image credits: Sensor Tower

Some asshole is reselling his iPhone X pre-order for $60,000 on eBay

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‘Tis the season… to be scalping!

Just hours after Apple’s iPhone X went up for pre-order around the world, some asshole has already listed the hard-to-get-your-hands-on “all-screen” device for a whopping $59,999 on eBay.

Screw this guy. But also screw anyone who’s stupid and desperate enough to buy it from him.

Look, I take no joy in calling anyone an asshole, but when you’re scalping an iPhone X at a 5,117 percent mark up. Screw you, man.

I understand that it’s simple supply and demand, and some of these sellers are legitimately just trying to make a living, and it’s just simple business. 

But seriously, what the hell, man? 

The device up for sale is a 256GB model that sells for $1,150. Don’t be that idiot who pays this ridiculous price. It’s not worth it.

Need another reason? The seller can’t even guarantee you’ll get the iPhone X on launch day on Nov. 3. Estimated delivery time is between Oct. 30 (impossible unless they get it early somehow) and Nov. 13. Worse, the screenshot of the pre-ordered iPhone X shows a delivery date of Nov. 17-24. 

Screw that.

On that note, don’t pay markup prices at all from anywhere. You’re better than that.

Don’t fall for it. It’s just a new iPhone. Relax and breathe. It’s not the end of the world if you don’t have one. And if anyone, like your significant other tells you otherwise, dump their ass.

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You can save 29% on this light-up keyboard for your gaming setup

This light-up rainbow keyboard looks like it could quite literally step up your game and right now, it’s 29% off.

It boasts a classic keyboard design, but it still features all of the keys you need for any form of modern entertainment. It’s got macro support to streamline any of your longer keystrokes so you can get an edge on opponents in any game you’re playing. The backlights themselves are also completely programmable. You can highlight the keys that you use to play games, or you can simply decorate your keyboard to fit your aesthetic.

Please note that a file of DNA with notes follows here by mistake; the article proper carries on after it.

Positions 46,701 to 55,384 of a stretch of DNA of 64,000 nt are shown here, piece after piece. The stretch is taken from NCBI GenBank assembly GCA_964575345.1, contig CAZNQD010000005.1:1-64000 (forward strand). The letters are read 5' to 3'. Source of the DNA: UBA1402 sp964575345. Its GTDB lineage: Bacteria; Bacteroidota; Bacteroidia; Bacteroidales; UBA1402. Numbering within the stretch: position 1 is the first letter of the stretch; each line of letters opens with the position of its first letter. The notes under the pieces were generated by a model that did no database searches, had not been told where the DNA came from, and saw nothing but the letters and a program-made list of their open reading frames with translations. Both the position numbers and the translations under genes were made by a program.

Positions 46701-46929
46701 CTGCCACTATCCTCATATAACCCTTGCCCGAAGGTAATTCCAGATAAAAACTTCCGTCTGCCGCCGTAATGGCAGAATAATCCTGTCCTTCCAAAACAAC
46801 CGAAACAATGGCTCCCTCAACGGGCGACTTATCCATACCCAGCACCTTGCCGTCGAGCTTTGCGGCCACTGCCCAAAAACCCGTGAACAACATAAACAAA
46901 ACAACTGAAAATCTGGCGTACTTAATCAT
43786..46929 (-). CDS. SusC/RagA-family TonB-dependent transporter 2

This keyboard typically goes for $119.99, but you can pick one up now for $84.99 and save $35.

Buy it here.

Startup studios go Hollywood as CAA launches Creative Labs


The ties that bind the tech industry and Hollywood continue to get tighter as the Creative Artists Agency launches a startup studio to develop new businesses with — and for — its roster of clients.

Continuing a tradition that began with the incubation and launch of Funny or Die (alongside Sequoia Capital and Will Ferrell’s Gary Sanchez Productions), one of Hollywood’s top agencies is partnering with a group of Canadian investors to finance a new venture studio, Creative Labs, with $12.5 million.

“We have been incubating companies at CAA over the years,” says CAA’s head of business development, Michael Yanover.

Yanover was the principal architect of the agency’s work with Funny or Die and Whosay, an influencer marketing company, as well as the firm’s work with CAA Ventures — its venture capital arm. That business has backed some solid companies, including: August, Bark + Co., Drone Racing League, Giphy, Medium and Patreon.

For Yanover, the creation of Creative Labs was a response to the shifting expectations of later-stage venture investors — including his own CAA Ventures, he said.

“Every time we came up with one of these ideas we had to put the money together and raise the money… it was somewhat tedious to build this stuff from scratch,” he said. “The marketplace was changing [and] today you can’t really do that. You have to build something because investors want to see a product and something launched.”

Photographer: J. R. EYERMAN/TimePix

So in 2015, when the capital crunch in startupland was beginning to take hold, Yanover and his team decided to build a startup foundry model that could incubate and spin out companies with fully baked products.

In a sign of both the globalization of the entertainment business and the tech industry, the new studio will be based in Vancouver and includes backing from large Canadian and U.K.-based media industry players like Entertainment One, Boat Rocker Media (through its venture arm) and The Telegraph Media Group.

“Vancouver we picked for a couple of very clear reasons,” says Creative Labs’ co-founder Leonard Brody, a Canadian serial entrepreneur and investor. “It had a very strong developer base that was more loyal and [is] less troublesome keeping talent than you would see in other hubs… [and] you have this real deep strength around project management.”

For early-stage companies that, in some cases, are little more than an idea and a celebrity advocate, the need for a project manager to guide a business is critical, according to Brody.